The company has taken off with thousands of requests from companies for consultations, a far cry from the early days when it had to cold-call clients and explain the technology to them. "Now when one of our clients launches an AR campaign, we are flooded with calls from their competitors. There is definitely a lot of interest in this technology," she says.
Another UK company, Autonomy, has been having similar successes with its Aurasma product.
Founded in Cambridge in 1996 and listed on the London Stock Exchange, it recently handled a Lucozade campaign. It was also involved with John Lewis's successful Christmas 2011 campaign, which gives another example of the commercial potential of the technology.
Mike Lynch, Autonomy CEO
John Lewis used the technology for its clearance event, which enabled shoppers to buy items that would have otherwise been unavailable for a further three days by holding their Aurasma-enabled devices up to the items on display in shop windows.
They were then taken to the clearance web page for that particular item. Once there, otherwise restricted items could be purchased on the spot without entering the store. This avoided queues while also offering the privilege of an exclusive early purchase.
Users can see how this kind of blending of online and real-world shopping might one day give Amazon and other retailers cause for concern.
Aurasma says the promotion increased John Lewis's website traffic by 119% last year, and also boosted mobile purchases by 45%.
Aurasma also worked with Net-A-Porter's Window Shop last year, a virtual fashion show. The Window Shop was displayed on vinyl graphics in Mount Street, London, and Mercer Street, New York. The windows went 'live' at 6pm.
Visitors who had downloaded the app could visit the virtual pop-up Window Shops, scan the banners with their phones, and the products appeared on their devices available to purchase or to win as a prize. Net-a-Porter is planning an even larger event in late January across five cities, which it claims it will be the first time AR is used for a global launch.
Meanwhile, similar to Blippar's 'B' logo, Aurasma has an 'Aura' A. By hovering over particular pages, logos or articles in the newspaper, Aurasma can, for example, turn a static image of a weather forecast or a photo from a football match into a live video stream.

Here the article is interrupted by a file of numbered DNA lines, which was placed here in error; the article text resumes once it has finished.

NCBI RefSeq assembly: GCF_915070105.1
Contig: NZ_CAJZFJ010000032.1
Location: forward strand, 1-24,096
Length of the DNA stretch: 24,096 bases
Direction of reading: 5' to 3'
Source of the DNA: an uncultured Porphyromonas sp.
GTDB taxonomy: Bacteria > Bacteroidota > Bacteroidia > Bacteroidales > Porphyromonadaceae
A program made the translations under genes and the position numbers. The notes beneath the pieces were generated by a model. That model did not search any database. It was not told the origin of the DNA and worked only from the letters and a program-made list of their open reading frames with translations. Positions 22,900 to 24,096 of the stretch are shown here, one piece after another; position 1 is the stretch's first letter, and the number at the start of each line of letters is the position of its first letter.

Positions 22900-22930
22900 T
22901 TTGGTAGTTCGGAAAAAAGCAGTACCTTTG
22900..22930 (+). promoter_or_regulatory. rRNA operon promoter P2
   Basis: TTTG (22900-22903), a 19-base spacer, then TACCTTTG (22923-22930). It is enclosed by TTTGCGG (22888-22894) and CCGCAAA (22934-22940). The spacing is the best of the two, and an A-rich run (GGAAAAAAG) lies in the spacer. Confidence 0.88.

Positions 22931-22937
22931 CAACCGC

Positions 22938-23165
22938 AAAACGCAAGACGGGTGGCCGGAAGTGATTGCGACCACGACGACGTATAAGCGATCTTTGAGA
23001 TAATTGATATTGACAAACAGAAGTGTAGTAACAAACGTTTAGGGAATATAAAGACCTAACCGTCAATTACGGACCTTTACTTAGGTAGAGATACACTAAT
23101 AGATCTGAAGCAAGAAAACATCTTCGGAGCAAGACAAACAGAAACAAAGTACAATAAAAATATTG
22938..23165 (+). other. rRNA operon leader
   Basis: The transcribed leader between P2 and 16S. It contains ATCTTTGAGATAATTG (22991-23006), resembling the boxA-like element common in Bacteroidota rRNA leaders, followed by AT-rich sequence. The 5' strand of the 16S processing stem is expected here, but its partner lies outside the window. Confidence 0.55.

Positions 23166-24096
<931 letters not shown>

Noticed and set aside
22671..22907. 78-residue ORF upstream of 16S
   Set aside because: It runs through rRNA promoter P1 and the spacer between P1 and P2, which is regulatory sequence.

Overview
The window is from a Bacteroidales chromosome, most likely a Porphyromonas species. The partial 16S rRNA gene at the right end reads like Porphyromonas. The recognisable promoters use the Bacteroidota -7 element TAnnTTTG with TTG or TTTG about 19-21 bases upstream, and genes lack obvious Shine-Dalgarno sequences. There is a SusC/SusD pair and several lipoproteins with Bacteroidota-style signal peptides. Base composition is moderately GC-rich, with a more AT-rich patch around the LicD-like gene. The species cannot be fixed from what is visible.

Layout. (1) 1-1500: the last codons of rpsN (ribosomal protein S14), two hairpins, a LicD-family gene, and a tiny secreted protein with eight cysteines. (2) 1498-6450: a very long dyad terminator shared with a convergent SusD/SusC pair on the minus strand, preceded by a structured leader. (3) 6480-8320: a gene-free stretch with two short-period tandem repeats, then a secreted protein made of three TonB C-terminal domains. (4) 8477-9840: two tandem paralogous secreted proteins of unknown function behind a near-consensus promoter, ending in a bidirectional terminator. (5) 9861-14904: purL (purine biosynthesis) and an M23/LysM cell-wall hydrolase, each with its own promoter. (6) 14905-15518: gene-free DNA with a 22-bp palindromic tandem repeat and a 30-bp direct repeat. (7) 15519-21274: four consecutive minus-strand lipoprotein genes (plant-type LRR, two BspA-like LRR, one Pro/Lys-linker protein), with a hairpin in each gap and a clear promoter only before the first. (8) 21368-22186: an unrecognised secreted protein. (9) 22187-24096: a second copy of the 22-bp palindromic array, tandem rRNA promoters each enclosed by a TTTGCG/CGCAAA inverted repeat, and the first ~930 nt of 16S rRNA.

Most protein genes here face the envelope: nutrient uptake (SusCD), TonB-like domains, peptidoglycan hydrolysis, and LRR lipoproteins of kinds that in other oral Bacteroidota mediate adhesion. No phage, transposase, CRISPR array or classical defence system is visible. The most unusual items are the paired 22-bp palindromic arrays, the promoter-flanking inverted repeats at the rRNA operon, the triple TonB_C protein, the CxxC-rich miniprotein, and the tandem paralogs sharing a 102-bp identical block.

AR applications are already being used to help civil engineers identify where underground pipes and cables are located. This means that when road repairs or additional pipe and cable laying is carried out, the appropriate images are available on remote workers' laptops. This not only speeds up the work but also eliminates the huge costs associated with unnecessary damage repair.
Enterprise mobility firm Blackbay is already incorporating AR into its Delivery Connect software. This allows couriers arriving at a delivery point to use their smartphone to access an AR overlay display of the building. The display will indicate delivery entrances, which ensures deliveries are made to the right area quickly.
Meanwhile, companies such as US-based Innovega are pushing AR away from smartphones, creating headsets for security guards that will overlay information, such as maps, camera feeds and alarm warnings. One day this technology could be similar to the heads-up display of the Terminator in the film series of the same name.
Tools such as text translators will also soon be possible. Simply download the app and scan it across a Mandarin newspaper and the app will present it in English.
So where will AR go in the long term? Autonomy's founder and CEO, Mike Lynch, believes the possibilities are limitless.
"Imagine museums where the exhibits actually come alive and tell you about themselves, or travel guides where you can walk around Rome and see ancient Rome as it was," he says.
Blippar's Butcher believes that in five years AR use will become second nature in our lives, a daily habit.
"The consumer behaviour will be to simply pull virtual information out of the physical world around them. It will appeal to that instantaneous and spontaneous aspect of our character. We will simply pull out our phones and point them at things and say, 'I want that recipe', 'I want those shoes', and even one day 'I want to cast my vote'. The phone will become an ancillary part of our senses," she concludes.